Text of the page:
In 1981 oyster farmer Chris Boyton purchased leases from Reg Warn in Merimbula's Top Lake and ownership of the oyster punt passed to him at that time. It was then laying in mud and tidal waters under mangroves on one of these leases. Although not in usable condition, Chris recognised the punt's potential historic value and in the wake of development in the area and the perceived threat to the punt, he retrieved it for donation to the Merimbula Imlay Historical Society in June 1986.
Gus Cole and Family
Born in about 1890, Gus Cole built boats as a sideline to his other activities, using local timbers such as spotted gum, box, banksia and casuarina for the framework; and cypress pine, treated Oregon and spotted gum for the bottom and sides. He was understood to have been building boats between about 1918 and 1940. Gus is known to have constructed both flat bottomed oyster punts such as the vessel in the Merimbula Imlay Historical Society collection, as well as traditional fishing dinghies of various types. This oyster punt is the only example of a vessel built by him that is known to exist today.
A noted axeman, Gus competed with success at many Pambula Shows, making his first appearance in 1912 to take second place. He followed this up in 1913 with a win and was the last of the champion axemen to compete in the show's wood chopping events before WWI. In 1926 he again secured a first place and continued to win the event continuously until 1930, the only axeman to win five consecutive times. At the age of 47, he also won the 14" underhand chop. Gus Cole passed away on July 27, 1967 at the age of 77 years.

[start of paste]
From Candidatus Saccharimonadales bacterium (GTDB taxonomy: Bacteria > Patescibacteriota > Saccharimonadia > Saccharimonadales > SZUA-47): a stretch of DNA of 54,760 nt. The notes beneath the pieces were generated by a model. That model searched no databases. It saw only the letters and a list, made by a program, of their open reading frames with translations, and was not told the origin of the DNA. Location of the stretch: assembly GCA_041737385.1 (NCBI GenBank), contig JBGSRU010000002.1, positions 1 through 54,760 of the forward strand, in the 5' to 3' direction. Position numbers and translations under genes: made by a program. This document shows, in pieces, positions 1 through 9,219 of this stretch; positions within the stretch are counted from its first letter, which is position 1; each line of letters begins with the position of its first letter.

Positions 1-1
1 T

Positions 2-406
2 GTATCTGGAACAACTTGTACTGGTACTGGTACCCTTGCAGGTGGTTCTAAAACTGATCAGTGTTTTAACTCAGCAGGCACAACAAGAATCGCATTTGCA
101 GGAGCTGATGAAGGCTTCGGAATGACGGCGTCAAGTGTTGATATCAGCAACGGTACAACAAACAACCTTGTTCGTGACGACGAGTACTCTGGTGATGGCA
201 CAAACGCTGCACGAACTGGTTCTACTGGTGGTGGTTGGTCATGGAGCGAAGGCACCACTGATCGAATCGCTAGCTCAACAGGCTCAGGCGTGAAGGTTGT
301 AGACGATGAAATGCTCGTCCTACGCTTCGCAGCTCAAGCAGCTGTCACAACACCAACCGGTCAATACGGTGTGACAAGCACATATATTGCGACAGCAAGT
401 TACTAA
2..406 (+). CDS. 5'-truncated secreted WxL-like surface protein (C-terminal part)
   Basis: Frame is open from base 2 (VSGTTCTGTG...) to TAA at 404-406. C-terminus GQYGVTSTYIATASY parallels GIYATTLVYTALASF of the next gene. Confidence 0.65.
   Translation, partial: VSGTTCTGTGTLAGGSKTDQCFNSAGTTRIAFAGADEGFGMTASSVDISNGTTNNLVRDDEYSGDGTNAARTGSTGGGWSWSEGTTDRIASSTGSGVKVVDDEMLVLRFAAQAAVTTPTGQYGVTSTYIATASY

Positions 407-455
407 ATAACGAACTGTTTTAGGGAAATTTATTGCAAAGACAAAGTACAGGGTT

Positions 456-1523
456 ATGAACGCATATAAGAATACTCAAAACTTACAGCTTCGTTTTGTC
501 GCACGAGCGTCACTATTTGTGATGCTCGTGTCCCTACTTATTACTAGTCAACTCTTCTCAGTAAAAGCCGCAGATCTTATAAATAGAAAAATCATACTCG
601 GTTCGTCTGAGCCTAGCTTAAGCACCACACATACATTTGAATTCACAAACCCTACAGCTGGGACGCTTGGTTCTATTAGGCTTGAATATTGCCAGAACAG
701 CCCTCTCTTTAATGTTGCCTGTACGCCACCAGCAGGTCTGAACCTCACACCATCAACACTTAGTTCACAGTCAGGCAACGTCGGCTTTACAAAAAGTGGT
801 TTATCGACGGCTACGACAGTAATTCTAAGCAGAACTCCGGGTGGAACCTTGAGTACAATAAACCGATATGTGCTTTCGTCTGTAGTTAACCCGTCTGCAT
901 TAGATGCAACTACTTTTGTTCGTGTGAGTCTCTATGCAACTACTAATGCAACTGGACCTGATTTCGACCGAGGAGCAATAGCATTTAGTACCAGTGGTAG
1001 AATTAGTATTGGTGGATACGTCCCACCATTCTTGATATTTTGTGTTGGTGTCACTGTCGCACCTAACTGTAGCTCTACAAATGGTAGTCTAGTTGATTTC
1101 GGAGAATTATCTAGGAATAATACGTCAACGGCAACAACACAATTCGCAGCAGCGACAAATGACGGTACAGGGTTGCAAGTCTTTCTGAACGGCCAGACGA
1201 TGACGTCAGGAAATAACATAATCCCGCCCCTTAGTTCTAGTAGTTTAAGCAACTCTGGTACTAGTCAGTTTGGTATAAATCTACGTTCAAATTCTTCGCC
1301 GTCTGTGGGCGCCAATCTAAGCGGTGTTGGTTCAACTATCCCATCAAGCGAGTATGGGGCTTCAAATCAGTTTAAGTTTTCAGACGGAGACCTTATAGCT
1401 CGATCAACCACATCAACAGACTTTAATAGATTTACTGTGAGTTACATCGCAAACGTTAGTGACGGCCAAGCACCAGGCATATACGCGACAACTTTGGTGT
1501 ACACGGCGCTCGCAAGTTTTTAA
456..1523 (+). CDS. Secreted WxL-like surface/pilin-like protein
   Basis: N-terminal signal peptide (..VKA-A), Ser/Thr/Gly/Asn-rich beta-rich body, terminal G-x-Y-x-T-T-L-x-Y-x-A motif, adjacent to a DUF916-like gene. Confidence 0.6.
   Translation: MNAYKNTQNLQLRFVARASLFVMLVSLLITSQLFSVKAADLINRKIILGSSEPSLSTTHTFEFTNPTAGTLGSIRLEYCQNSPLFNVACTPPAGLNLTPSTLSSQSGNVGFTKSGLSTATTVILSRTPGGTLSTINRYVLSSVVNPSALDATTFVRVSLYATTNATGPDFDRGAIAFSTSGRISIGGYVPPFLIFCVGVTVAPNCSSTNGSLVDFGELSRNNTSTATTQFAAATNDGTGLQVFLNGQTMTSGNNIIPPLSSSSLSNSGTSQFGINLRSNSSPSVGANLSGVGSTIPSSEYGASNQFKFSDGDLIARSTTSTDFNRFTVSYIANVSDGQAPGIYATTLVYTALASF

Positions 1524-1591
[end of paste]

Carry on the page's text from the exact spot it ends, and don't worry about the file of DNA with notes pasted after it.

Gus' father Samuel ("Sam") Cole took up farming land at Nethercote where his seven children were raised. He was one of Merimbula's early oyster farmers, taking up leases in the immediate post-WWI period around 1921. Around 1925 he became the first to take up oyster leases in Merimbula's Top Lake.
Sam's grandfather Tom Cole was a Master Mariner who arrived in Australia from England during the gold rushes of the 1850s. He was on board the American steamer Monumental City when it was wrecked off Gabo Island in May 1853, with the loss of 33 lives.
Eventually Gus and his three brothers, Sam Jnr, Harold and Eden followed their father into the oystering and fishing industry. They also cut sleepers, worked for local timber mills and helped out on the family dairy farm at Nethercote. Eden also had the Eden to Gabo Island mail contract for around thirty years, including during World War II, delivering mail using a small 16 foot timber skiff Elsie that is now in the Eden Killer Whale Museum collection.
The Cole family has remained active in the Merimbula oystering industry through to the present day, with Gus' brother Sam junior passing on the skills to his son Jack, who, in turn, shared that knowledge with his son Peter. Cole Oysters continue to work in excess of 30 hectares of leases, some of which are in Bermagui for catching purposes, with the remainder in Merimbula Lake above the bridge. They employ a number of full time staff, and now use plastic trays, baskets, bags and posts, all of which are unaffected by borers.
Current status:on public display
Hand propulsion/steering mechanism:oar
Hull material and construction:carvelcarvel-planked
Hull material and construction:timber
Hull shape:flat bottom